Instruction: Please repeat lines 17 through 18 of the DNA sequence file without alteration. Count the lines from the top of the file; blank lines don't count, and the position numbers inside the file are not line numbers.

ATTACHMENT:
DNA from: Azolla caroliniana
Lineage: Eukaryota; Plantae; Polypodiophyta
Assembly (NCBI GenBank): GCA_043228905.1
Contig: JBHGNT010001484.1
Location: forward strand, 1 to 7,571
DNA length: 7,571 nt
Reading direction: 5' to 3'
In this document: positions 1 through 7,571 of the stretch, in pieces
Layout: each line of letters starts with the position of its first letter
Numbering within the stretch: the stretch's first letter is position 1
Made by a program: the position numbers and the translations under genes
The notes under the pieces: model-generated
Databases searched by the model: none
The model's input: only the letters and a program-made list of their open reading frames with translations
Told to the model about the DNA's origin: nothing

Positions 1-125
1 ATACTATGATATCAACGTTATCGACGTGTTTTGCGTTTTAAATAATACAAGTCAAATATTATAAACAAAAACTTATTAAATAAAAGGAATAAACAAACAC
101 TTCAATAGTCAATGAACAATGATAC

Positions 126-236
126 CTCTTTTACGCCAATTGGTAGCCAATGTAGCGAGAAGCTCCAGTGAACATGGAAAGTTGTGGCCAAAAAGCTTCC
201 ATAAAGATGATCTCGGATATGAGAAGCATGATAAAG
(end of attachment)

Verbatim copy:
1 ATACTATGATATCAACGTTATCGACGTGTTTTGCGTTTTAAATAATACAAGTCAAATATTATAAACAAAAACTTATTAAATAAAAGGAATAAACAAACAC
101 TTCAATAGTCAATGAACAATGATAC